‘Energy Foundations’ is a Canada-wide examination of infrastructure investment required to make Indigenous homes energy efficient and healthy, which will catalyze an array of economic and social outcomes, including major action on climate change
The latest Indigenous Clean Energy report proposes a national collaborative process to create new financing platforms and mechanisms to catalyze Indigenous healthy energy living across Canada
by Indigenous Clean Energy
OTTAWA, ON, April 15, 2021 – Indigenous Clean Energy Social Enterprise (ICE), an organization advancing the clean energy leadership First Nations, Inuit, and Métis people across Canada, announced the release of Energy Foundations, a detailed national report on energy efficiency and housing in Indigenous communities.
“This report is a ground-breaking analysis of the diverse and substantive social, economic, and environmental impacts that can be realized through investment in Indigenous energy efficient housing infrastructure,” said Darrell Brown, ICE’s Board Chair.
Energy Foundations is grounded in empirical research and validated by innovative energy efficiency projects being undertaken by Indigenous communities and partners. The analysis details the estimated energy efficiency investment requirements alongside direct, indirect, and induced impacts of this investment. The results are significant with over $5 billion in investment need and opportunity.
“Through our Bringing It Home initiative, we will convene Indigenous leaders, finance experts, policymakers, and others to lay out a path forward for the strategic investments needed to accelerate housing energy efficiency projects in First Nation, Inuit, and Métis communities,” shared Chris Henderson, Executive Director of ICE.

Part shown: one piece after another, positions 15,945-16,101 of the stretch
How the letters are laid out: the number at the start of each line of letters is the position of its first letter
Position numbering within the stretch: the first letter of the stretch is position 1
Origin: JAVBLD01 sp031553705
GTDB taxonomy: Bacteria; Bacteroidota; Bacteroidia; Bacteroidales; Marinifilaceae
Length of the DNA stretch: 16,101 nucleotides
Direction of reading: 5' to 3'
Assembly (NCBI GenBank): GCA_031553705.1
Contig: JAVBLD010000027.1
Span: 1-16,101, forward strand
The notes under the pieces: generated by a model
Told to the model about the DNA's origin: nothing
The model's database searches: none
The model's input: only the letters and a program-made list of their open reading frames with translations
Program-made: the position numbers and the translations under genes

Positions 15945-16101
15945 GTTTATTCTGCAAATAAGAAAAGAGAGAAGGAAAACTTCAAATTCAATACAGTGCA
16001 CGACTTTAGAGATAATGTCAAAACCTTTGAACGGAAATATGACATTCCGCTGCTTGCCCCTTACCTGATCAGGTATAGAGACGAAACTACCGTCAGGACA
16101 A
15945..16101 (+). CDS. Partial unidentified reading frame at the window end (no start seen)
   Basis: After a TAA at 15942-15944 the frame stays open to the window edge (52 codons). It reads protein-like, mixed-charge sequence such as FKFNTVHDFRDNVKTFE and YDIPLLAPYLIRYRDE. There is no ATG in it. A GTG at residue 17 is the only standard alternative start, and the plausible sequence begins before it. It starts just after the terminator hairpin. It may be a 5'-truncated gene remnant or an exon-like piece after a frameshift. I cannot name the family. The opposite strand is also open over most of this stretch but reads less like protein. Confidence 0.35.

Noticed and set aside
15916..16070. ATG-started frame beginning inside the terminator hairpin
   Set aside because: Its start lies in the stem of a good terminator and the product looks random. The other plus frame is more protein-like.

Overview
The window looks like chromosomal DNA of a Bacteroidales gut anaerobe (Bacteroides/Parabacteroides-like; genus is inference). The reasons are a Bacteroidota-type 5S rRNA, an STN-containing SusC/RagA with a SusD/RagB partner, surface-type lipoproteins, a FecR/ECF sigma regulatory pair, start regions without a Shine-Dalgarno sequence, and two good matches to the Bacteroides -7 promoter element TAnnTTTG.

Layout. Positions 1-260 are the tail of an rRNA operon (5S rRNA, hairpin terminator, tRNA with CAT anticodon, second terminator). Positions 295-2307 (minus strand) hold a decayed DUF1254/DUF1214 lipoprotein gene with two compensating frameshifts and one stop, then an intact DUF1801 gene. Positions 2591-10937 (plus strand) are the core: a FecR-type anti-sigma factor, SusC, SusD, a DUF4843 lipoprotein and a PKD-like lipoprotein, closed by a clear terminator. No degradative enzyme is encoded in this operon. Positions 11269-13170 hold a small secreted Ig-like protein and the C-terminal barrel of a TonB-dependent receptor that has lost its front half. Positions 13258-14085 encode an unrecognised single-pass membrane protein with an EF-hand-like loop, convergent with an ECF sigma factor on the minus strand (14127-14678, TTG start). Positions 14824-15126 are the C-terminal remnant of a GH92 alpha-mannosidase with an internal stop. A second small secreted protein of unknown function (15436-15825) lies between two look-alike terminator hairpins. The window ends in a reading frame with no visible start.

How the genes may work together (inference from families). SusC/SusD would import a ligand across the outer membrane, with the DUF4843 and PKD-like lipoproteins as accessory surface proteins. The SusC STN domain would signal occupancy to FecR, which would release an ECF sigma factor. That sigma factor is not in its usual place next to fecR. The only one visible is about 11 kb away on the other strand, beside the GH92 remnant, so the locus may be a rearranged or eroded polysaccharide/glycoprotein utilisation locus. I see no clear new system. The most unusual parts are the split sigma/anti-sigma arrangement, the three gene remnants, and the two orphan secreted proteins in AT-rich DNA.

The report can be accessed through the ICE Network, an online platform that provides communities with information and networks needed to advance clean energy projects, and is launched at GLOBE Capital 2021.
- By 2030, the total cost of upgrading/retrofitting all existing homes for energy efficiency and building new homes that meet advanced energy efficiency standards in all Indigenous communities will amount to $5,362,544,341.
- An estimated 168,489 homes require minor or major energy efficiency retrofits and an estimated 71,735 new homes will be needed by 2030, which could be built to energy-efficient standards.
- Through energy efficiency investments over 5 million tCO2e of GHG emissions can be avoided over 10 years.
- Investment in Indigenous energy efficiency could stimulate up to 73,467 full-time jobs over the next 10 years.
Chris Henderson, Executive Director
Indigenous Clean Energy Social Enterprise (ICE) is an independent, Indigenous-governed, non-profit organization. ICE is the national hub advancing Indigenous and broader sustainable prosperity by supporting First Nation, Métis, and Inuit clean energy participation in every region of Canada.